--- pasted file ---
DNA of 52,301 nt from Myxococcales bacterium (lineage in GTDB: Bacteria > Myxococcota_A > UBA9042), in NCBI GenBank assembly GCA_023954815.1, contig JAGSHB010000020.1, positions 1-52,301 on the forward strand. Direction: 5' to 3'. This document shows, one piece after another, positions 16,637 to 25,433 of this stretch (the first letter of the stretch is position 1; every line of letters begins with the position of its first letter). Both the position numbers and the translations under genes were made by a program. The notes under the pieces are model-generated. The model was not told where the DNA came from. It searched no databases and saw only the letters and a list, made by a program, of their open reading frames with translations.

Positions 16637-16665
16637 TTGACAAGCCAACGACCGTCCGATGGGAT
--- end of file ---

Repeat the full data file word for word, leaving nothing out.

DNA of 52,301 nt from Myxococcales bacterium (lineage in GTDB: Bacteria > Myxococcota_A > UBA9042), in NCBI GenBank assembly GCA_023954815.1, contig JAGSHB010000020.1, positions 1-52,301 on the forward strand. Direction: 5' to 3'. This document shows, one piece after another, positions 16,637 to 25,433 of this stretch (the first letter of the stretch is position 1; every line of letters begins with the position of its first letter). Both the position numbers and the translations under genes were made by a program. The notes under the pieces are model-generated. The model was not told where the DNA came from. It searched no databases and saw only the letters and a list, made by a program, of their open reading frames with translations.

Positions 16637-16665
16637 TTGACAAGCCAACGACCGTCCGATGGGAT